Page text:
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'A burning desire': Duke baseball's road to Omaha gets put on hold for another year

Duke entered this past season coming off two consecutive super regional defeats, both in a do-or-die Game 3.
Duke entered this past season coming off two consecutive super regional defeats, both in a do-or-die Game 3.

Junior pitcher Bryce Jarvis reels in his catch of the day in Boca Raton, Fla. Several of his Duke teammates surround him on their fishing boat.

Sophomore shortstop Ethan Murray rolls the Monopoly dice in hopes of landing on Boardwalk in Crozet, Va. He prides himself on his ability to out-strategize his younger brother and parents.

Life seems perfect in both scenarios, but there is one glaring problem in each of them: it's spring. In spring, Jarvis and Murray are supposed to be in Durham playing games against ACC foes, only leaving Duke on business trips for weekend series. 

Spring is supposed to be the beginning of new life. Flowers blossom. Animals reemerge. Baseball starts.

Only this spring, Duke baseball’s season started and ended in a grand total of 26 days. Its 12-4 record is now meaningless, years of build up to this season now dissipated. Sobbing Blue Devils filled the room when head coach Chris Pollard broke the news to them that their elusive goal of making it to the College World Series would evade them once again.

“We received notification that all activities had been suspended,” Pollard said. “The next three or four hours were probably some of the strangest three or four hours of my lifetime.”

An abrupt ending

It was March 12 when Pollard learned of the NBA’s suspension, a date that he remembered with no hesitation. The Blue Devils were heading to the Durham Bulls Athletic Park for their midday practice to polish up before their highly-anticipated matchup with North Carolina. An ominous buzz filled the stadium as the players and coaches feared the looming decision.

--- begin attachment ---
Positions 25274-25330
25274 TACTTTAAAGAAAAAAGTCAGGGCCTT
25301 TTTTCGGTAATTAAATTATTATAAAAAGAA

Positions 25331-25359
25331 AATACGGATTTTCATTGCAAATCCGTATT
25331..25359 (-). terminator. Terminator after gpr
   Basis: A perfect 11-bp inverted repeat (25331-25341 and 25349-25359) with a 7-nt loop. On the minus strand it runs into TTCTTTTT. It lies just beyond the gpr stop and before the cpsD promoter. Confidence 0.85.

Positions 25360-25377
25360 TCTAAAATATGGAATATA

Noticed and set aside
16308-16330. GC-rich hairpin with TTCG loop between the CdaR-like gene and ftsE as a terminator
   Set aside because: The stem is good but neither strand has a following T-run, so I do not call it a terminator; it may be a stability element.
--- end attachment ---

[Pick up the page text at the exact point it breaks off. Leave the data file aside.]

A team captain glanced at his phone before leaving the locker room to see that athletics had been suspended by the university, and uncertainty erupted. Pollard had still not directly been given word from any athletic department officials of the suspension, so practice began. He cancelled practice after he was notified, but there was still confusion as to what this meant for college baseball.

Later in the day, Pollard gathered his team and explained an inexplicable situation: there was no longer going to be any NCAA championships for winter and spring sports. Every player needed to pack up and leave campus with the expectation that they would not return for the school year. 

The Road to Omaha was closed. 

According to Murray, the only way to describe the situation is strange. After wiping the tears caused by the team meeting, he sat at a Chick-fil-A table with two other teammates and tried to dissect what this decision meant for their baseball future. 

This Duke team was the product of years of work by the players and coaching staff. Every returner on the roster still had the sour flavor of at least one super regional loss stuck in their taste buds. Pollard added that Jarvis even “turned down a significant sum of money to come back to school” because he felt that he had “unfinished business.” The righty was drafted in the 37th round of last year's MLB Draft.

Murray stated that it was even harder to have the season cancelled because of the success the team already had, and how even then they still were not playing at their full potential. 

“I’m not going to sit here and tell you on the phone that if the season had played out we were going to Omaha,” Pollard said. “I do think we had a unique combination of experience, talent and also a hunger, a burning desire to get there. So I think this team could have been very good in the NCAA postseason.”

The Blue Devils were supposed to go to the College World Series for the first time since 1961, announcing to the nation that they were among the elite programs in the country. Or they were supposed to run out of gas on their way to Omaha, once again heading home after a bitter end to the year. Anything was supposed to happen except the season being whisked away without a fight. 

“You have that feeling [of melancholic goodbyes] every year when the season ends,” Jarvis said. “But it’s a little different because you’re going out the same way you have every other year, and this time it wasn’t really on our own terms which stung just a little bit more.”

‘Somebody is going to win quarantine’